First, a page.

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Yeast infection in dogs cause hair loss,what is the mode of transmission for a yeast infection,causes of yeast infection wiki - PDF 2016

Author: admin, 14.05.2015

Surface infections are characterised by itching, hair loss and moist erosions (often called ‘hot-spots’ or ‘pyo-traumatic dermatitis’). None of these signs are 100% specific for infections, however, and suspected cases should be examined by a vet.
The most important to know with recurrent infections is what the underlying cause is, what steps are being taken to diagnose this and what other treatments can be used. Owners should make sure that they present their pets promptly, give a full and accurate history including whether the pet (or any close contacts), have been abroad, any contagion to other pets or owners and whether any family members have conditions that leave them vulnerable to infections (e.g.
Surgery may need to be delayed until the infection has been treated although this may not be possible. There are a great many of other bacterial, fungal and viral infections ranging from the trivial to serious, but it is beyond the scope of this piece to discuss them all.
Any bacteria (and potentially fungal infection, although this is less common) can develop antibiotic resistance.
The clinical signs include itching, pustules, scaling and crusting but affected dogs are usually quite well in themselves.
Clinical signs of superficial infections include itching, red papules, pustules, scaling (often in a circular ring called an ‘epidermal collarette’), crusting and hair loss. These are usually given systemically but topical antibiotics can be used in localised infections,  e.g. Generally the antibiotic should be effective against the bacteria involved (although this doesn’t always require culture), be given at the appropriate dose (it is always better to slightly overdose rather than underdose) and be given for long enough (superficial infections usually require three weeks treatment; deep infections may require 6-8 weeks or longer).

The infections will usually make the underlying condition worse and require treatment but it is most important to diagnose and manage the primary disease. The BVA and BSAVA are taking the issue very seriously but it is also important not to panic: MRSA infections remain rare in animals and is not dangerous to healthy people and pets.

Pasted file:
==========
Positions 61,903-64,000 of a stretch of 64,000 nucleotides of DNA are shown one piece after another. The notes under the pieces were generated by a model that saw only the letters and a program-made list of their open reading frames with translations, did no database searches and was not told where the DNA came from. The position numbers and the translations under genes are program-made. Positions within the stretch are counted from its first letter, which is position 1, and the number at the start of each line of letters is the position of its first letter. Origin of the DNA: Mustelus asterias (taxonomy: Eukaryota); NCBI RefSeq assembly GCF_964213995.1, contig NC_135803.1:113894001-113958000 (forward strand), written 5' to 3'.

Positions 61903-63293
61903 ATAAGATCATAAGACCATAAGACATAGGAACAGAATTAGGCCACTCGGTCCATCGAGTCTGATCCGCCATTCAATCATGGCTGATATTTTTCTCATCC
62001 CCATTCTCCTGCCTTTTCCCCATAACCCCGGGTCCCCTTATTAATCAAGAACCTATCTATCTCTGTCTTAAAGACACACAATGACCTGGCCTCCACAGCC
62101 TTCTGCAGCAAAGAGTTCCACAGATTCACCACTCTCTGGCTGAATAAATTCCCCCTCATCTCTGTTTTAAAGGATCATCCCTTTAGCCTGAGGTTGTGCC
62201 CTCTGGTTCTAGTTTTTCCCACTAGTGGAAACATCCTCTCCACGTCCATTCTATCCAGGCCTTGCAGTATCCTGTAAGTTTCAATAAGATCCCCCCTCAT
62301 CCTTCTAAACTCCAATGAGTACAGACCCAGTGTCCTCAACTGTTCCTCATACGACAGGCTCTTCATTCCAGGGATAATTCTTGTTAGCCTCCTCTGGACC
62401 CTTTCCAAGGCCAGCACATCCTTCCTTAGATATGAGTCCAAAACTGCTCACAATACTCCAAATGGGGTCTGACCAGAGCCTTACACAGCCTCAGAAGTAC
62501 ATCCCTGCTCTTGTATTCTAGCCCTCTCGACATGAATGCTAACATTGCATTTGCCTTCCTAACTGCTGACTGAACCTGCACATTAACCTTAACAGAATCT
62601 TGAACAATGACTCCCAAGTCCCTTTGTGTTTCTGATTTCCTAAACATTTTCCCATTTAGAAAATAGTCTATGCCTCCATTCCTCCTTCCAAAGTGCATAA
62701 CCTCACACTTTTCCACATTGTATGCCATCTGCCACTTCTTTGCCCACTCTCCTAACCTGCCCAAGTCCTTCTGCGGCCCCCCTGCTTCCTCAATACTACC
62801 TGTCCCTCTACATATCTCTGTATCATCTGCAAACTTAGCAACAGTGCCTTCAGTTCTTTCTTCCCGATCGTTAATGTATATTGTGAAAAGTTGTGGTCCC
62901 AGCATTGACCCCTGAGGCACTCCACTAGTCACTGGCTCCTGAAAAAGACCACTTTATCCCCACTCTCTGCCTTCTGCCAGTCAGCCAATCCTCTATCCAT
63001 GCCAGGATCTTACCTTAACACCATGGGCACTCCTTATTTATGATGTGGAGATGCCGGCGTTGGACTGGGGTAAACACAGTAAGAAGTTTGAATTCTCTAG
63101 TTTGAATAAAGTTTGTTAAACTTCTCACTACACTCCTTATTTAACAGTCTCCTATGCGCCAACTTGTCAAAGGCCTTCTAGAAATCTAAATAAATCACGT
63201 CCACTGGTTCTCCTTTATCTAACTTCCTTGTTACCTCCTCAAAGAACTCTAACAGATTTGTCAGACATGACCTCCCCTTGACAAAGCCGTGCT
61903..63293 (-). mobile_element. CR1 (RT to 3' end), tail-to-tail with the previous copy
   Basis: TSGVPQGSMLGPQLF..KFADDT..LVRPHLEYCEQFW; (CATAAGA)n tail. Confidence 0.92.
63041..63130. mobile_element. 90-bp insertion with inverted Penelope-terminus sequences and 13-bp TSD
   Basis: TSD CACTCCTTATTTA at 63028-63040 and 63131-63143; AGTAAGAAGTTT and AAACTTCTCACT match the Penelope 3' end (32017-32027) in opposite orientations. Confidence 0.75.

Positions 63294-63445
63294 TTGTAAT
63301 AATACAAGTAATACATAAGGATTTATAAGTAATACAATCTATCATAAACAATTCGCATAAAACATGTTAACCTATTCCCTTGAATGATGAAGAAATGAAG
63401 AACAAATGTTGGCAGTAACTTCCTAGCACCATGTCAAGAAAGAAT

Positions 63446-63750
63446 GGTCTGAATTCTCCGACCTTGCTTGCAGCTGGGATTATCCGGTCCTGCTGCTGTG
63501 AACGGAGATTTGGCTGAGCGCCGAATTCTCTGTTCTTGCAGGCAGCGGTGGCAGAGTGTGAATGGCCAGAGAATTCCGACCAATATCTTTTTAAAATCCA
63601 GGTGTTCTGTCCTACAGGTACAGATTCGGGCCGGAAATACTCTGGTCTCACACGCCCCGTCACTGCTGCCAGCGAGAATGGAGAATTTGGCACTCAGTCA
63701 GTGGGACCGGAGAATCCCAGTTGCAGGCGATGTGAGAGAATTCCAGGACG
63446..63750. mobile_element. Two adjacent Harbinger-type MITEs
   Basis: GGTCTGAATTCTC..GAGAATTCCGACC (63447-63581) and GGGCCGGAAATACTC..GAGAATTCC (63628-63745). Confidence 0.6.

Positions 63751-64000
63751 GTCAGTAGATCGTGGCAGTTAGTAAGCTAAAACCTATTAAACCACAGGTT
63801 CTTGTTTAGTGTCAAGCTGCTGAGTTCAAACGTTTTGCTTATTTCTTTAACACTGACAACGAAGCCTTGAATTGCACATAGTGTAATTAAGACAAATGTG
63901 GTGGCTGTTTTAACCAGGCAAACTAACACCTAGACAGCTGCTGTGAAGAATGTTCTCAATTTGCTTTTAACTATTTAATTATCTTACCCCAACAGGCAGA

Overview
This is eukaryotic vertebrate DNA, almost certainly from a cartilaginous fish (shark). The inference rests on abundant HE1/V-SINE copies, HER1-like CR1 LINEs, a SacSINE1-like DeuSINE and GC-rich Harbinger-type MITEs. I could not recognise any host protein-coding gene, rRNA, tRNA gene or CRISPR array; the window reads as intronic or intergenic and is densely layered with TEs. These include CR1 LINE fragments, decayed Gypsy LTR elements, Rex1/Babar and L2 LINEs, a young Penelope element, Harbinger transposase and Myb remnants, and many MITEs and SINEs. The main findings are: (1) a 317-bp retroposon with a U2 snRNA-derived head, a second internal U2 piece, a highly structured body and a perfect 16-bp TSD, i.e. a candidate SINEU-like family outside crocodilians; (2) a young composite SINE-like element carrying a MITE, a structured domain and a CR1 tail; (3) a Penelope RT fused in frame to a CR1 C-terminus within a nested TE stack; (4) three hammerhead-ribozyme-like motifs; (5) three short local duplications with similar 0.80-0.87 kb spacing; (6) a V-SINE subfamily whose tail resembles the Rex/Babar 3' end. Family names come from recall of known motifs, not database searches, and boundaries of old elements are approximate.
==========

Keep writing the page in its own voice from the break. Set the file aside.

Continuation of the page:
Deep pyodermas, in contrast, can cause fever, malaise and potentially life threatening septicaemia.
Deep infections cause swelling, ‘boils’ or ‘furuncles’, ulcers, draining sinuses and abscesses (see figures below). Topical antibacterial shampoos, washes, lotions and creams can be used to augment antibiotics and reduce bacterial populations once the infection is controlled.
Small scale studies show that it is uncommon but the strains recovered from dogs and cats appear to be the same as those in people. Yeast InfectionIf your dog can't seem to stop scratching an ear or licking and chewing her toes, ask your veterinarian to check for a yeast infection. FolliculitisSuperficial bacterial folliculitis is an infection that causes sores, bumps, and scabs on the skin. In longhaired dogs, the most obvious symptoms may be a dull coat and shedding with scaly skin underneath. But most dogs with seborrhea develop the scaling as a complication of another medical problem, such as allergies or hormonal abnormalities. Puppies less than a year old are the most susceptible, and the infection can spread quickly between dogs in a kennel or to pet owners at home.

Shedding and Hair Loss (Alopecia)Anyone who shares their home with dogs knows that they shed. But sometimes stress, poor nutrition, or illness can cause a dog to lose more hair than usual. Sarcoptic mange, also known as canine scabies, spreads easily among dogs and can also be transmitted to people, but the parasites don't survive on humans. Demodectic mange can cause bald spots, scabbing, and sores, but it is not contagious between animals or people. Severe flea infestations can cause blood loss and anemia, and even expose your dog to other parasites, such as tapeworms. In addition to causing blood loss and anemia, ticks can transmit Lyme disease and other potentially serious bacterial infections. Acral Lick GranulomaAlso called acral lick dermatitis, this is a frustrating skin condition caused by compulsive, relentless licking of a single area -- most often on the front of the lower leg. Hot spots can result from a wide range of conditions, including infections, allergies, insect bites, or excessive licking and chewing. Anal Sac DiseaseAs if dog poop weren't smelly enough, dogs release a foul-smelling substance when they do their business.

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